Game 120: Ever-increasing Spirals.

I wish I could say I have high hopes for this team, but I don’t.  We don’t appear to be doing anything right, and things are never as bad as when they’re at their worst.  Playing a divisional rival, someone who could very well surpass us shortly if things don’t change in a hurry, winning is paramount.  Not that a team can ever afford to lose games, but we can’t exactly afford to lose any now, not if we have any hope of eking into a playoff spot.  Thankfully for us, Baltimore, Boston, and Toronto all lost, so everyone basically stayed put at the end of the night. 

Brandon McCarthy didn’t have the best night, but he pitched into the 7th, which showed a willingness to stay in the game as long as possible to keep from burning out the pen.  His final line wasn’t even that poor, really.  6.1 IP, 7 H, 2 ER, 1 BB, 7 K — that’s a great line, provided of course his team gives him some runs to work with.  Since our offense did nothing, it made what he did look even worse by comparison.  Esmil Rogers pitched the remaining 1.2 innings, giving up 1 ER on 1 H.  If I’m being honest. Brandon didn’t deserve to lose.  With any decent amount of run support, we win that game, and he gets the W.  Everyone in the lineup owes him at the very least a steak dinner and a beer.  Add to all of that the two errors we committed, and we had no chance.

Speaking of the offense, I wasn’t aware Alex Cobb was being possessed by Sandy Koufax.  Sure, we got seven hits, but what did we do with them?  We were 1-6 with RISP, and as a team, had 7 LOB.  The only two batters in the lineup to reach base more than once were Jeter and Teixeria, both of whom went 2-4.  It was a piss-poor, paltry effort, and one that inspired no confidence.  After the last two dismal series we just had, one against Cleveland, the other against division-leading Baltimore, we can’t afford to drop this one too. 

Game 119: The Curse of the Winnable Game™

In baseball, there are few things I hate worse than when your team has a lead late into the game, and the bullpen and/or starter totally shits the bed.  We had this game.  A game against the division-leading O’s, no less.  Leave it to our bullpen to regress to the mean and totally screw the pooch.  Speaking of, where did that expression come from?  Pooch is slang for dog, and I’d hate to think someone at some point actually had sex with a dog in order for that expression to come to life.  If you know its origins, leave me a comment below and let me know.  Now we’re 8 GB of Baltimore and drifting further and further away from KC for the 2nd Wild Card slot.  I don’t like getting pessimistic, not when there might still be a chance, but I don’t think the playoffs are in our future this year.  Too many injuries, not enough time.  If by some freak coincidence we happen to luck into the 2nd WC….I don’t see us lasting very long.  Sad to say, but true.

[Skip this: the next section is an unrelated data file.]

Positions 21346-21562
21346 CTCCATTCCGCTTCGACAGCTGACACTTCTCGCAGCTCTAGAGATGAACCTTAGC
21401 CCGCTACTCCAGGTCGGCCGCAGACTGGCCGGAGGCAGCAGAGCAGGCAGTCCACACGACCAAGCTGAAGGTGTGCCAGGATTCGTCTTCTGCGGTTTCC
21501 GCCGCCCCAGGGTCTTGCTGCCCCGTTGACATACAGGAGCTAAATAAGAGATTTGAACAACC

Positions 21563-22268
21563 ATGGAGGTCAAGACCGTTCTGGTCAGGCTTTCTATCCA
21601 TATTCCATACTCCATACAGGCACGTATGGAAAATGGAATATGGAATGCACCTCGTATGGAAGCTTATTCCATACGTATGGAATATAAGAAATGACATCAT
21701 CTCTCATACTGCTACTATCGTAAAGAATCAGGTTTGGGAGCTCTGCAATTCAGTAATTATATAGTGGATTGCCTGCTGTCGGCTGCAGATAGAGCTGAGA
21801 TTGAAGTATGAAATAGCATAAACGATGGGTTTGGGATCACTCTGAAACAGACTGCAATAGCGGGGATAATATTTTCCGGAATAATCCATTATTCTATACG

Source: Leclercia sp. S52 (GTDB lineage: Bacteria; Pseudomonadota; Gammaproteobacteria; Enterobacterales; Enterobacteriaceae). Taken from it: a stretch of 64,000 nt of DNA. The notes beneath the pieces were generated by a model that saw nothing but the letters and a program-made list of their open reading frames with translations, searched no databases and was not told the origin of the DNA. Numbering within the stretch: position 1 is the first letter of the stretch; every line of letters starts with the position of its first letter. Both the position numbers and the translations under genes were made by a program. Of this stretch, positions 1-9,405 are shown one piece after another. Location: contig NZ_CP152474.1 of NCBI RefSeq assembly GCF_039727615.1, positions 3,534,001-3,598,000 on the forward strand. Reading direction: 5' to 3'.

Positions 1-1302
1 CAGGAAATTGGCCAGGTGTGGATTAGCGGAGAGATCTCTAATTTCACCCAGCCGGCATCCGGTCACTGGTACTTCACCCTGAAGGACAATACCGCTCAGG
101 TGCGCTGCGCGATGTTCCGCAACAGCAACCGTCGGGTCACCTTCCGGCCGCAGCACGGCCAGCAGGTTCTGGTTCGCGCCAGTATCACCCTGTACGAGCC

We didn’t have much in the way of offense, but until the bottom of the 8th, it was working out quite well for us.  Two runs on five hits isn’t stellar, but it was enough.  Then all hell broke loose.  Pineda pitched quite well, even though he only lasted five innings; he’d just come off the DL, so obviously Girardi didn’t want to stretch him too far to begin with.  Betances comes in to relieve him, and continues to do well….until the bottom of the 8th.  He gives up a HR to Schoop which ties the game, he’s then pulled for Shawn Kelley, who then proceeds to give up a 3-run HR to Adam Jones, and that’s all folks. 

Going back to what I said about the offense, it wasn’t much.  Until the top of the 9th, we only managed 2 R on 5 H.  Francisco Cervelli was responsible for those runs, having hit a 2-run HR in the 3rd.  After that, we didn’t score again until Chase Headley hit a grounder to 3B, scoring Mark Teixeria.  Chris Tillman, the pitcher for the Orioles, did a great job of shutting us down, not that there’s really all that much to shut down anymore.  Pitchers don’t necessarily have to bring their A game against us just to win the game.  I hope that changes for the duration of the season, and we at least manage to end on a high note, but I won’t hold my breath.

Game 118: Somewhat Expected.